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How to Plan a Family Reunion

How to Plan a Family Reunion

This summer is unlike any we’ve had before and while most family reunions are planned as times of fun and fellowship, the first real Fredrickson family reunion in 1988 was forced upon the family.

Kearney, NE contractor Paul Fredrickson said, “Dad and Uncle Bob for years and years and years talked about having a family reunion. Nobody ever did anything about it. So the first real family reunion was Dad’s funeral. I thought, that’s not the way to have a family reunion!

“Uncle Bob and I decided to start the family reunion, having it during good times and not during bad times.”

Taking it upon himself, Paul with his wife Lorene, organized the first “good times” family reunion for 1991. “We tried to figure out a place that we thought everyone would enjoy,” Paul said.

After visiting Estes Park in their search, Paul found a place that would house the family and reserved it. The first family reunion was a success with family arriving from Nebraska, Kansas, Minnesota, California, and Oregon. During the week the family ate, played, stayed together, and got to know one another.

With that first family reunion behind him, Paul immediately started looking for a location for the next family reunion two years away. He chose Jackson Hole. Most, but not all, of the original family made it along with some new faces.

But planning a family reunion for a lot of people isn’t easy. “There’s never a good time for everybody, and there’s never a place that will satisfy everybody,” Paul said. “You just pick a place and if it works, it works…”

He also learned over-scheduling is not a good idea, especially if the family reunion lasts for several days. “You don’t want to plan too much for them,” he said. “Leave some time for others to do things on their own.”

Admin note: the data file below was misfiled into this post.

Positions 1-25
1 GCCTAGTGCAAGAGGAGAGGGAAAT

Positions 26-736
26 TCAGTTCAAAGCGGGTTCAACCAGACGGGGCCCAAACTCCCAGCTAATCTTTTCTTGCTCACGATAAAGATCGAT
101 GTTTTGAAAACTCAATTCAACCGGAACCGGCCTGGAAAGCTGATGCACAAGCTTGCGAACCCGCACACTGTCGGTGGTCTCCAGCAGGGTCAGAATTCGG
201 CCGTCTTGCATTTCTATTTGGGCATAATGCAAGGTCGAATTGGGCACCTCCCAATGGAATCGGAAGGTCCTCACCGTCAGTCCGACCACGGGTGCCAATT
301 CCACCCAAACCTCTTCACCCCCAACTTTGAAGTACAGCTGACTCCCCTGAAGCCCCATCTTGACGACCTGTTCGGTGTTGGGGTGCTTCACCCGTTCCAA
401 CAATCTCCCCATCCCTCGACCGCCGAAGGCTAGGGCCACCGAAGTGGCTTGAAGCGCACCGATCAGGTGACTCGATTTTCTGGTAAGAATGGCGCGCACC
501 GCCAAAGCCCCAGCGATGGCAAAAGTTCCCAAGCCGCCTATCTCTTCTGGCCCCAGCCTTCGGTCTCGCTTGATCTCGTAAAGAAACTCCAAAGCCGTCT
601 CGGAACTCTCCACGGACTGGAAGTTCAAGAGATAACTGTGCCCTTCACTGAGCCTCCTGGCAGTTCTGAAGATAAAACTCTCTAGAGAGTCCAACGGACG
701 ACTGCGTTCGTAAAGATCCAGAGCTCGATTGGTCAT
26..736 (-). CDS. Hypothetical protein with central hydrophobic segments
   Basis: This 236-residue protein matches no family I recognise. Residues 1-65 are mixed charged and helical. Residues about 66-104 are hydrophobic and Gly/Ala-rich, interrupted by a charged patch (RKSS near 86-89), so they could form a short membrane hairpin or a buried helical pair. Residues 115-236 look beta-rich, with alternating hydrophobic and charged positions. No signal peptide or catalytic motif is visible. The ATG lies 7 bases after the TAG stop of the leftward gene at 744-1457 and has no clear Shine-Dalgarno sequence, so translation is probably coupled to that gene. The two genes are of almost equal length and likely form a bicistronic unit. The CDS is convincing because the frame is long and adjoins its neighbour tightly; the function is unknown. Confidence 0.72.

For all the hassle of getting things organized and then trying to get a head count and deposits, Paul believes a family reunion is worth the effort. “I think it’s worth it, but I think you can meet too often. Most people plan that as their major vacation for the year, and if every two years it’s going to be a family reunion, sometimes it dips into some of the things they want to do and places they want to go.

Paul organized the first two family reunions before handing the baton to a Minnesota cousin who planned the family reunion in Minnesota. His sister planned the family reunion in California and his niece the one in Arkansas. With the next family reunions, Paul once more took and has remained in charge of planning. He now plans the family reunions for every third, rather than every two years. There have been family reunions in the Black Hills and in Streamboat Springs, CO.

Paul cautioned, “One thing is, you got to have a place where it’s easy for everybody to get to if not by driving, at least by air.”

His final comment to anyone planning a family reunion. “Just don’t expect everybody to show up, and don’t expect everybody to answer your mail invitations because they won’t. Some people aren’t even interested in family reunions. The best thing is, don’t get discouraged.”

How to Plan a Family Reunion

1. Start early…two years is not too long to start planning and locating a place.

2. Choose a central location for the family reunion.

3. Find a resort or motel complex which will house the entire family.

4. Don’t try to please everybody, because you won’t.

5. Send out letters and brochures listing:

  • What is expected
  • What costs are for the family reunion
  • Time factors for replying
  • And any other pertinent information.

6. Don’t have the family reunions too often.

7. Don’t expect everyone to come to the family reunion.

8. Plan a few activities together.

9. Share at least some meals.

10. Leave time for the family members to explore, shop and do things on their own.

11. Provide a keepsake to every family that attends the family reunion.

Finally, don’t get discouraged if things don’t turn out the way you plan…just enjoy the time you have together with the family.